The Newlyweds (5)

PART 5 (part 1) (part 2) (part 3) (part 4) (part 5) (part 6)

From: Ms. Firoozeh L.
132567 C…… Avenue
Canoga Park, CA

April 15

To: Mrs. Sedigheh M…
186 Khiabane K…., Plaque B-2
Tehran, IRAN

Dear Khaleh Joon,

I hope this letter finds you, Amir Khan and my dear cousins, all well. Forgive me if I always seem nervous and cut our telephone conversations short. I am so paranoid that Shahab is going to walk in on us or that he will somehow find out just by looking at me or by a slip of my tongue that I have been in contact with you. Also, when you pose me all your questions so fast, one after the other, I can’t gather my thoughts to answer them properly on the spot. It is as if Shahab is sitting in front of me, his eyes fixed on me, repeating the cardinal rule that he loves to repeat so much:

— “Harfe Khooneh ro biroon nazan!”

So for now, please have a little patience for my letters to arrive to you. They will be far more coherent anyway, since I will have had the time to organize my thoughts and choose my words carefully.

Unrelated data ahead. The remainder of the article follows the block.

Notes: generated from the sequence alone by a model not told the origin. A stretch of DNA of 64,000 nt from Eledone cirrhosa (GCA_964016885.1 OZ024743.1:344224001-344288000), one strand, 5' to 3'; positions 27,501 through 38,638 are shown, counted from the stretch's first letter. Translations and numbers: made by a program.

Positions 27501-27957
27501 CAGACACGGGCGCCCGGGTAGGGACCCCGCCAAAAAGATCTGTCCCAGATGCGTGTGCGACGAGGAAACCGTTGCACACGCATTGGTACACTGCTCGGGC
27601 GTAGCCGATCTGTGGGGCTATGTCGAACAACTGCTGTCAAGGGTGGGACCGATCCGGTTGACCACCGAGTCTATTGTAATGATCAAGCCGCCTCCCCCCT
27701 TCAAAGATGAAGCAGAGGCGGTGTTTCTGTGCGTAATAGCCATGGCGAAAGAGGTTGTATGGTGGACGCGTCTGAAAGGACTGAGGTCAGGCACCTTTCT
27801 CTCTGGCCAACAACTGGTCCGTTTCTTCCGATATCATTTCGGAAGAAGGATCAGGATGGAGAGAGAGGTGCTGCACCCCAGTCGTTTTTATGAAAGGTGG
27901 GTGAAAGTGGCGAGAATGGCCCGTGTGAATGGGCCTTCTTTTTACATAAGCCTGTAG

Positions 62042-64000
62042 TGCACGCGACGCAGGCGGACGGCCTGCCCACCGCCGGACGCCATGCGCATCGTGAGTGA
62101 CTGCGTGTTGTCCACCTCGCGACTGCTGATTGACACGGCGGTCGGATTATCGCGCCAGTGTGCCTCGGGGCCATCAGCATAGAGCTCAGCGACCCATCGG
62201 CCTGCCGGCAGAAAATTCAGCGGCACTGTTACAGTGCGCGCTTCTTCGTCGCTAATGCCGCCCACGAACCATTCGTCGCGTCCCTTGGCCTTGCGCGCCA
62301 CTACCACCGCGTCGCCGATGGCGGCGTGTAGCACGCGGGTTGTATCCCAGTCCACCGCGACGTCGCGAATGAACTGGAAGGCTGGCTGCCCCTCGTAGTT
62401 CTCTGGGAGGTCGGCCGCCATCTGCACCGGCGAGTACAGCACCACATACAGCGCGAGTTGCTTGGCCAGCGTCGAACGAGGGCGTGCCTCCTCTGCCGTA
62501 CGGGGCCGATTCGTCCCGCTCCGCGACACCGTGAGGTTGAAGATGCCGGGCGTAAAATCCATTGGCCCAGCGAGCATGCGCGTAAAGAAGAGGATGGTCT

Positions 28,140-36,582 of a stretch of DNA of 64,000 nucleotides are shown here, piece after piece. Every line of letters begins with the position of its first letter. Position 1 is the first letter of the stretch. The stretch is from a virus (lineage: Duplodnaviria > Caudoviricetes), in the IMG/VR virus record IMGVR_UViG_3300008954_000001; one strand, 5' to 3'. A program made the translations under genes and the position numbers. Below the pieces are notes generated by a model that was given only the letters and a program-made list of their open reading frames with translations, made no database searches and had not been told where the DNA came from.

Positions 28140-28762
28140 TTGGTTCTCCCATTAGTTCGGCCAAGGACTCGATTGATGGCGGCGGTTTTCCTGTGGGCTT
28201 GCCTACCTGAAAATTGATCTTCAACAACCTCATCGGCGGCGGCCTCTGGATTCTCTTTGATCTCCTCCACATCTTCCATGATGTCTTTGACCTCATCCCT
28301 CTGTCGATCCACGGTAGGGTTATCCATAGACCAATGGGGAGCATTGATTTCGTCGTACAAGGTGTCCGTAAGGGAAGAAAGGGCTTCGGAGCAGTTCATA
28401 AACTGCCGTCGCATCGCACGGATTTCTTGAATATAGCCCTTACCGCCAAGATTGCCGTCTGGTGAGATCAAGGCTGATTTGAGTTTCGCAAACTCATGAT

Khaleh Joon, I want you to know first and foremost that life here is not as bad as you think, nor as bleak as I first painted it to be soon after my arrival. Yes, Shahab is suspicious of you and he can be quite moody sometimes, especially right when he comes back from work. But he can also be quite loving and fun to be with. We often go on picnics in the park, and by the ocean. At night, he likes to drive us up winding roads to the top of the hills of Los Angeles so we can admire the dazzling lights of the city below. And when we come back, before we get into bed, we often take a dip in the common pool. We splash each other and laugh like children who have no worries in the world.